After his associations with Ritchie Blackmore came to an end, vocalist Ronnie Romero didn’t take any time out to reflect on the loss of his highest profile job to date. Instead, he threw himself further into his work. In 2020 he reconvened with his old band, Lords of Black, and released the heavy, semi-theatrical ‘Alchemy of Souls, Part 1’; gained a job as frontman with the new-look Vandenberg; forged associations with Michael Schenker’s revolving cast of stars, and became a member of Milan Vrabevski’s Intelligent Music Project. For most people, this would already represent too much of a heavy workload, but on top of that, Romero also took on the job of being Joe Lynn Turner’s replacement in the much-loved Sunstorm. Their sixth album ‘Afterlife’ (released in the first half of 2021) was much better than it had any right to be, and cemented Ron’s reputation as a reliable and committed performer. One thing was for certain: he didn’t need Blackmore.
When Ritchie Blackmore announced his intentions to return to rock music with a reformed Rainbow in 2015, understandably, the press and the fans got excited. At that time, it had been a couple of decades since the legendary guitarist had recorded anything resembling the hard rock music that had given him worldwide fame. Since calling time on a new version of Rainbow in the mid 90s, he’d been more interested in medieval and folk styles – something which brought him cult success with his partner Candace Night, resulting in eight albums under the Blackmore’s Night banner. Some fans enjoyed this new phase in his career; others hoped he’d return to his roots. With each passing year, that seemed unlikely, so it’s no wonder the decision to resurrect Rainbow got almost everyone all agog.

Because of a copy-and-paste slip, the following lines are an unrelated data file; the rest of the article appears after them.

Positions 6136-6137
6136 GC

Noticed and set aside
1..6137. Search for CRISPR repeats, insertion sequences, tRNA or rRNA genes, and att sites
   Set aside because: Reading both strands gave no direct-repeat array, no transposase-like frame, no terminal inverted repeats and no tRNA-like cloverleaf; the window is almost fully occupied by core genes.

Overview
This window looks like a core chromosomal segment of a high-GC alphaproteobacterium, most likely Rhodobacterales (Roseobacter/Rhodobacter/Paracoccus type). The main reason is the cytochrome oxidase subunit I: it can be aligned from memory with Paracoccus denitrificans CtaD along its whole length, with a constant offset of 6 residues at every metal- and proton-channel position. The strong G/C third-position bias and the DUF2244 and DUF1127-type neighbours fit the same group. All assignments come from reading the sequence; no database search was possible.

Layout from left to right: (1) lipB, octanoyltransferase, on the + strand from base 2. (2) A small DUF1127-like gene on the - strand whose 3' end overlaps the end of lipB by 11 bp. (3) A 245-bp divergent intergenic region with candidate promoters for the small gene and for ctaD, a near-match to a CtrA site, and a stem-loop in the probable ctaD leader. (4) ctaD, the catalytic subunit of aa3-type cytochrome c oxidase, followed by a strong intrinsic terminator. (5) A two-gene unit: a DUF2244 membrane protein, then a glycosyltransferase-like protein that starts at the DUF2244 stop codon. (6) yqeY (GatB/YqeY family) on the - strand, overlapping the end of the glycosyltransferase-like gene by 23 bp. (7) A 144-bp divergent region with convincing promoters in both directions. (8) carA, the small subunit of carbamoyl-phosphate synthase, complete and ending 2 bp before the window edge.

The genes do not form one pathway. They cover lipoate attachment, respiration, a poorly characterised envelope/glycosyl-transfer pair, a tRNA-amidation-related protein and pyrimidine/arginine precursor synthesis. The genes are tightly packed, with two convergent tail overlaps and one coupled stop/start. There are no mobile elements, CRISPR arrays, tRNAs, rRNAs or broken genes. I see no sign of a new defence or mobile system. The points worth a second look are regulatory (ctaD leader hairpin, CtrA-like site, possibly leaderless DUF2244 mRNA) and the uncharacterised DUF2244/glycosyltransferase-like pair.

The first three Sunstorm albums are classic melodic rock discs. Between a set of great songs and the strong vocal presence of the legendary Joe Lynn Turner, ‘Sunstorm’, ‘House of Dreams’ and ‘Emotional Fire’ (issued between 2006 and 2012) gave AOR fans a trilogy of unmissable releases, each one providing a great showcase for Turner, a man whose voice sounded pretty much as good as it did back in 1981. While the next two releases took on a slightly heavier direction – moving away somewhat from Sunstorm’s original remit – some well written songs and strong vocal performances ensured they were still enjoyable listens.
At the end of 2020, it was announced that Turner had parted ways with the band. This would be a massive blow for his many fans who’d primarily stuck with Sunstorm due to his involvement. More importantly, his absence means that 2021’s ‘Afterlife’ showcases a Sunstorm with absolutely no original members. The core of the band have only been in place since 2018’s ‘Road To Hell’, and the only link with anything further back comes via keyboard player Alessandro Del Vecchio – and he doesn’t really count, as he’s the record label’s hired hand who’ll basically play on absolutely anything for a few quid. With ‘Afterlife’ being Sunstotm in name only, maybe it was time to throw in the towel?